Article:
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Water: Educator Resources

What is Ground Water?

magnifyglassGround water is the water that is found beneath the earth's surface. Have you ever driven on a road cut along the side of a hill and seen what looked like layers inside the earth? If we could see the ground beneath us, it would look very similar. The top layer of earth is dirt, but as you get deeper, the dirt changes into layers of solid rock. Believe it or not, each of these layers has many small spaces and cracks filled with water. Ground water moves slowly as it finds its way from space to space in the rock.

Why is Ground Water Important?
Ground water is an important water source for all of us. The United States uses about 77,500 million gallons of ground water each day for all sorts of uses like drinking water, washing clothes, watering crops, and making food products. Over half of the people in the U.S. rely on ground water for drinking.

Is our Ground Water Clean?
States report that their ground water quality is good overall. Unfortunately, many states do have areas with polluted ground water. The most commonly cited pollutants in ground water include manufactured compunds (like gasoline products) and nitrates.

What causes Ground Water Pollution?
States report that most pollution is caused by gasoline and other fuels that leak from tanks buried underground. Gas stations aren't the only places with buried tanks. People who use oil for heat in the winter often have tanks buried in their backyards. Other potential pollution sources that you can't see include leaky septic systems and leaky landfills. Ground water pollution can also begin above ground. If man-made ponds that are used to treat wastewater are not properly installed and maintained, they can leak polluted water into the ground. Pollution such as chemicals spilled on the ground, bacteria and nutrients from livestock areas, and pesticides and nutrients from farmland can also seep down to the ground water.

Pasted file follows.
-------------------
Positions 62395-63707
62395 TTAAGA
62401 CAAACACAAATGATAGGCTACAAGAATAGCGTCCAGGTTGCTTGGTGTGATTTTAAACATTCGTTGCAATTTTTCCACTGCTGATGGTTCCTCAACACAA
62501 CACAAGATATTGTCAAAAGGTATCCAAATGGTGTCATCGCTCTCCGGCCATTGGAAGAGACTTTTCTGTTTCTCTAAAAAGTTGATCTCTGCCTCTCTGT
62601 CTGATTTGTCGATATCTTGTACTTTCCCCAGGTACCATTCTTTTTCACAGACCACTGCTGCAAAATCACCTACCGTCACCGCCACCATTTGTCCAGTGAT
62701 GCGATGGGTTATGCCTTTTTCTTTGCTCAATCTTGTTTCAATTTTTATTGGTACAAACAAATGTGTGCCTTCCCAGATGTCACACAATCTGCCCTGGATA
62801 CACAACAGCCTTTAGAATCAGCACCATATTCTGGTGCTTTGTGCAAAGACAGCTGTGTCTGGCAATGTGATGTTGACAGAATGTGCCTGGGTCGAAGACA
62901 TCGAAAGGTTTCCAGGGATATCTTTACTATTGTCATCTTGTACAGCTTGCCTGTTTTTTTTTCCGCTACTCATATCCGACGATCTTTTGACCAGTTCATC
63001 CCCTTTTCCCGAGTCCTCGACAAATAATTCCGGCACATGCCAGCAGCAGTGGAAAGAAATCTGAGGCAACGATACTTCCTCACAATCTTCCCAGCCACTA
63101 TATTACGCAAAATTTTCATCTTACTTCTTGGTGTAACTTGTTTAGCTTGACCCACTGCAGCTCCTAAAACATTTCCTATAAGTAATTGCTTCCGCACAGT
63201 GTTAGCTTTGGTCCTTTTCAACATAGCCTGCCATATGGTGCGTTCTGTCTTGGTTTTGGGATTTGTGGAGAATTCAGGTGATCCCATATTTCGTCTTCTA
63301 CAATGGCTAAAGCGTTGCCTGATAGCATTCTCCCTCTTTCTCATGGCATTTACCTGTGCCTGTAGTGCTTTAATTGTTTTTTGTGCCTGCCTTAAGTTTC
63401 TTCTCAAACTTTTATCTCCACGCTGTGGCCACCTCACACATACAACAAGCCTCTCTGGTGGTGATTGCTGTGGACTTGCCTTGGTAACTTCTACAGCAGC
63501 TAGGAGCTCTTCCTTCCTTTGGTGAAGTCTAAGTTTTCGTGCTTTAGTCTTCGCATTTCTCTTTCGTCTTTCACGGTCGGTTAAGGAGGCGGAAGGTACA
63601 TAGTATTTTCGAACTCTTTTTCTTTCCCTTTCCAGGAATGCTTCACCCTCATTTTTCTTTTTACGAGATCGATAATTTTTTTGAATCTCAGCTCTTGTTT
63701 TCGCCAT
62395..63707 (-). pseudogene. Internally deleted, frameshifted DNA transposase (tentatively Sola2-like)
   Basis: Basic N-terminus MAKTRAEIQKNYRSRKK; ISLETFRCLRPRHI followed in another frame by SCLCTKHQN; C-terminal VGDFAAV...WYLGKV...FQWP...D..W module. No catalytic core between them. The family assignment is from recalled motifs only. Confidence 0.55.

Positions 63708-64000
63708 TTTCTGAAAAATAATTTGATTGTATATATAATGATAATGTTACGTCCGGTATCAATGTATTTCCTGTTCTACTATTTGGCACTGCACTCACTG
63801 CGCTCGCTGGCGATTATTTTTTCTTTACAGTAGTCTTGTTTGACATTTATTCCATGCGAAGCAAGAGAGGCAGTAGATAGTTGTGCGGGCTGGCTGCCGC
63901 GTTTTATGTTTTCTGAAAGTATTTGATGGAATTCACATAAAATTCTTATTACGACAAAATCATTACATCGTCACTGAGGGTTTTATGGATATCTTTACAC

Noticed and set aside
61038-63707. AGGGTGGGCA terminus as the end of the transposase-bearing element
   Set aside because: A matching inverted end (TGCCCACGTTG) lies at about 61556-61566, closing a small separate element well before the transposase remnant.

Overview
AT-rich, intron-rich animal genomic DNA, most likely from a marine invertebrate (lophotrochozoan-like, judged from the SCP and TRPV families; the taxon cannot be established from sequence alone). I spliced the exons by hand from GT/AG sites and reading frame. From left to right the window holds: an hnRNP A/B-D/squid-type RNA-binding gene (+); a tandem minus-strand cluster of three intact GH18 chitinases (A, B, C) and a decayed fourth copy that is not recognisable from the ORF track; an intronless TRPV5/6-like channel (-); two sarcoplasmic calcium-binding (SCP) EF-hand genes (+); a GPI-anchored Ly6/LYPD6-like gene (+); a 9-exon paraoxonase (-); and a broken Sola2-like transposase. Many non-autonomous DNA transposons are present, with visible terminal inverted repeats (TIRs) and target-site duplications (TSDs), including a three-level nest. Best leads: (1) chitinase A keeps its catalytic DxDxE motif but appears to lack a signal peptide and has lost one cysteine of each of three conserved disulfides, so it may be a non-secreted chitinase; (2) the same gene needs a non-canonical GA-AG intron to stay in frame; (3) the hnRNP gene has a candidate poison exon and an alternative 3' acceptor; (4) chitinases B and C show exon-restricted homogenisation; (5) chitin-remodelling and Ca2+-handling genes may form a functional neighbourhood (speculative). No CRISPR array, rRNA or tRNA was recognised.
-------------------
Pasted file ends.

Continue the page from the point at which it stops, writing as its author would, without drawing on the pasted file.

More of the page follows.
Can We Fix the Problems?
Sometimes ground water pollution is caused by different types of sources that slowly leak a little pollution. Because the sources are spread out, environmental managers have a difficult time finding and controlling the pollution. In other cases, one pollution source (such as a buried fuel tank) can leak a large amount of pollution into the ground water. Once this pollution is discovered, environmental managers can often pinpoint the source and stop the pollution. However, even if a source is pinpointed and removed, the pollution already in the ground water is difficult to clean up. Therefore, the best way to fix ground water pollution is to keep it from happening in the first place.

What Can I do to Protect My Ground Water?

First of all, become informed. A great place to start is EPA's ground water and drinking water homepage at www.epa.gov/ogwdw. Does your drinking water come from ground water? How often is it tested? What products in use around your house (paints, cleaners, lawn chemicals) could pollute your ground water if they were poured down the drain or dumped outside? What activities on the land might affect your ground water quality? Next, do something with what you've learned. Encourage your family to switch to environmentally safe products. Help others learn about the importance of ground water through a class project or a booth at a fair. Visit the Ground Water Foundation's web site at www.groundwater.org for more ideas and information on the annual Children's Ground Water Festival and Ground Water University.


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